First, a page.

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Bus Driver, I have a slew of the HF multimeters around here. I have found as they age, the 9 volt inside deteriortes slightly, the meter failing to produce the same reading twice in a row although a crisp LCD display is still maintained. Probably not the highest quality storage cell to begin with.
With so many of them you lose track of the newest one with the freshest battery. I started numbering them with Sharpies, I should just pitch them if they weren't so handy to have in every nook and cranny.
"HAVE ALL YOUR DELIVERIES MADE BY UNION DRIVERS"
While I was focused here on battery chargers, one here with broken ammeter caught my attention. Really old, Allison brand, a minimal device in every way. 6/12 volt, 6/2 amps. Belonged to my Father. But it always has worked, even with the smashed ammeter. Found 10 amp ammeter that could be purchased from China, shipped to my mailbox, for the total of $4.22. That will not buy the gas for a round trip to the nearest Advance or O'Reilly's. And it was close to the desired size.
So the charger was modified to mount the ammeter. The original ammeter had no polarity markings. So the Positive battery clamp line was installed to the Positive on the new ammeter as the first hookup. To limit the amperage if the hookup was backward, a 33 Ohm resistor (used for alternator conversions for the exciter circuit) was used between the battery clamps and the charger was set on 6 volts. That would be about 0.18 amperes, enough to just make the needle wiggle. That worked perfectly-- the first guess was correct.
The original ammeter was truly the most minimal ( excuse my bad grammar) I have ever seen. The new one is high quality in contrast.
A new charger would be $40.00 and up and no doubt would be from China. And the time I spent on it would have been unpaid anyway.
Luck favors those who are prepared
This may seem like a piece of mindless trivia but is the key to your finding with the meter. The meter is trying to read a resistor that follows ohm's law. Diodes and all semiconductors are non-ohmic conductors, they do not follow ohm's law.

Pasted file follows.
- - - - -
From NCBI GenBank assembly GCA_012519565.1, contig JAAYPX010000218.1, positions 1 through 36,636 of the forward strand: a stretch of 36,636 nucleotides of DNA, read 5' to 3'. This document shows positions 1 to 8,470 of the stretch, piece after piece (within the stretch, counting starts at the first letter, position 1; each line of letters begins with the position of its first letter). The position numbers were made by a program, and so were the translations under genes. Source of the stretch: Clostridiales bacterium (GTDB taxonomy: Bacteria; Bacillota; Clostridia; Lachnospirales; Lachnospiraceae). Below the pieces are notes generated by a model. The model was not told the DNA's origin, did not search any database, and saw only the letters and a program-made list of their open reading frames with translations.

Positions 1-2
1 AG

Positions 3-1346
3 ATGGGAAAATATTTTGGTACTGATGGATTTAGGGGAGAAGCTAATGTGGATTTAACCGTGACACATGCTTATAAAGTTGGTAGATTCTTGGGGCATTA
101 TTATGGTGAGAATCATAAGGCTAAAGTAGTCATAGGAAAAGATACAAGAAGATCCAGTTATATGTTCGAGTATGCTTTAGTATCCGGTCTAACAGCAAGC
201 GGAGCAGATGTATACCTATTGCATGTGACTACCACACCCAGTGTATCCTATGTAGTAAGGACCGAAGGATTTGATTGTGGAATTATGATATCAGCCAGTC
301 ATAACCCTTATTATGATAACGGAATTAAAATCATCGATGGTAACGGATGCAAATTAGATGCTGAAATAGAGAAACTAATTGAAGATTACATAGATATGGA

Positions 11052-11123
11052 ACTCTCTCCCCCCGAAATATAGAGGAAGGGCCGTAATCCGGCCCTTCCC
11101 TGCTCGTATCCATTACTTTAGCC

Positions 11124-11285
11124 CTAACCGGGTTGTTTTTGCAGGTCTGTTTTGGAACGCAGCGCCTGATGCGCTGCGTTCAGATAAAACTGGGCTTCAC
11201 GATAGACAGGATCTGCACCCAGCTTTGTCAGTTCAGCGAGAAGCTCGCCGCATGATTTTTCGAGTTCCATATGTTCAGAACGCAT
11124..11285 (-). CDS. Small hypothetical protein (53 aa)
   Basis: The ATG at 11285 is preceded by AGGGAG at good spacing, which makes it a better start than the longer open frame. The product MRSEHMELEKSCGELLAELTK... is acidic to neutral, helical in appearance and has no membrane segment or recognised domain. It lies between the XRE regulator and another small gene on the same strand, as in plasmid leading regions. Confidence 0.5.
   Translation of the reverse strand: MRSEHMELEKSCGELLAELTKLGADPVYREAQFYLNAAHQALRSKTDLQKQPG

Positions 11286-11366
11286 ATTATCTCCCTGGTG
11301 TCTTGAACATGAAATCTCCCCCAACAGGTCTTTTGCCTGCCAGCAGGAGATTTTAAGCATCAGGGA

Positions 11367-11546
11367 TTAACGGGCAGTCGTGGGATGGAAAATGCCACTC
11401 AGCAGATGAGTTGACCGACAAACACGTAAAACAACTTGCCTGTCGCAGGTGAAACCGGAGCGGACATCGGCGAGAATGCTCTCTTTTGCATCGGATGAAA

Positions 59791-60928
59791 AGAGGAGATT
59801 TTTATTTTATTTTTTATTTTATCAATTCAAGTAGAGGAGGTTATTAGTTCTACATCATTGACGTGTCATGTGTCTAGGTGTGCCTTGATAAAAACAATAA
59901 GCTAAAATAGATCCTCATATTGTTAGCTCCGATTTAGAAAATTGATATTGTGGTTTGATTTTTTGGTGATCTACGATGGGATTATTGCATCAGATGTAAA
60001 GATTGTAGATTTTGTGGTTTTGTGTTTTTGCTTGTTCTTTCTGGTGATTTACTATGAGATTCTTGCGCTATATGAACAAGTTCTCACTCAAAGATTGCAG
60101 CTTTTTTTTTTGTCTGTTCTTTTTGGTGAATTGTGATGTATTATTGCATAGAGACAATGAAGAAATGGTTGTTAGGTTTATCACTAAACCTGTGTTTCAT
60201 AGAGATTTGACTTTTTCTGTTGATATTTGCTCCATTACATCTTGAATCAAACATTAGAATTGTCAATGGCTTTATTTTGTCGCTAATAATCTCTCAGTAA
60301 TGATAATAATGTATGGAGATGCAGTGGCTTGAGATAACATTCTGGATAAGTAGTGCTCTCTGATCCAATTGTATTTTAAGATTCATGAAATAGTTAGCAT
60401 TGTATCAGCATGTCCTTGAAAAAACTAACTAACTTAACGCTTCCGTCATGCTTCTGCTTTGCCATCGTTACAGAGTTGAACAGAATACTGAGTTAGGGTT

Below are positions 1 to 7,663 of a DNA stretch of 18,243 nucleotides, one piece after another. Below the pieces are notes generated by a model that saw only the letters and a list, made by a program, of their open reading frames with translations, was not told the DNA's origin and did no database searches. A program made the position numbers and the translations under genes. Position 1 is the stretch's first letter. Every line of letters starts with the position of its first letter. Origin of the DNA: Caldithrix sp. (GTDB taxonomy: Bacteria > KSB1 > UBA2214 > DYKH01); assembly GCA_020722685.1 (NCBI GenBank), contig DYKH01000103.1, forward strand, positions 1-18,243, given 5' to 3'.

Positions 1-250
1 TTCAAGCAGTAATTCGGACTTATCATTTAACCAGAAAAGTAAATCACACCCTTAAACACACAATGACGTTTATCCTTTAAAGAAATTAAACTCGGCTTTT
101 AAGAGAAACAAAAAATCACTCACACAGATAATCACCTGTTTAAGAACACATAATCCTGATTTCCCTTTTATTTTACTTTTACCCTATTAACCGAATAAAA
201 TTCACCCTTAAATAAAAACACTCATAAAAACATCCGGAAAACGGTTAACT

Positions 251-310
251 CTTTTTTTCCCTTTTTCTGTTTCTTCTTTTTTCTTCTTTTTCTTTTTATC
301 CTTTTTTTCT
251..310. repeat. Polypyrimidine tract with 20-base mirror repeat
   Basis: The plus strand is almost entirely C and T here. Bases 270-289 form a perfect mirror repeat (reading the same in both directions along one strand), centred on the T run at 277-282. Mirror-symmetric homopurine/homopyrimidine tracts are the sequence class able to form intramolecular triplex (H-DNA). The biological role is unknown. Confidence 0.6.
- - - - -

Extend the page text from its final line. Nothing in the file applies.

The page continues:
In the wrong direction the diode should not conduct and your meter will read infinity or a few hundred megs. In the correct direction the meter has to activate the diode and it may not have enough voltage or current or both to do that, the diode unactivated will be a few hungred megs or infinity. If the diode is activated then it will have a voltage drop of 0.6 volts no matter the voltage or current. Not completely true but close to completely true. The meter sees that 0.6 voltage drop and assumes it is due to a ohm's law following resistance and gives a resistance of around 600 ohms. The real resistance is likely less than one ohm. 0.1 volts into a diode gives zero out, 0.8 volts into a diode gives 0.2 out, 10 volts into a diode gives 9.4 volts out, 100 volts in gives 99.4 out. you always have that same voltage drop regardless of the voltage or current once over the 0.6 volt threshold. The meter does not know that and assumes the voltage drop is due to a resistor but it is not.
One meter may not have enough to activate the diodes and you will get infinity both ways, another meter may have enough to activate the diode and will read infinity in one direction and some other amount, commonly around 500-600 ohms, in the other. Your diodes seem to be OK. Some meters, my Harbor Freight cheapo, have a diode range which actually will read the forward voltage drop and will show something like .599, which is the actual voltage drop across the diode.
If you plotted the volts on the x axis and current on the y axis you would get a 45 degree line for a normal resistor, more voltage equals more current. For a diode, nothing would happen on the current axis until 0.6 volts then the line would jump almost straight up. At that point the resistance is near zero.
You can go to the company's website and download something called spice data which should have the actual resistance of the diode, the diode equation for that particular diode. In the old days I had to actually make a circuit, now I just put the spice data into a program, draw the circuit, and graph the results. Saves alot of smoke pouring out of the wires.
Bottom line, your bridge measurements seem normal. The 1000 volts may be the PIV rather than the working voltage
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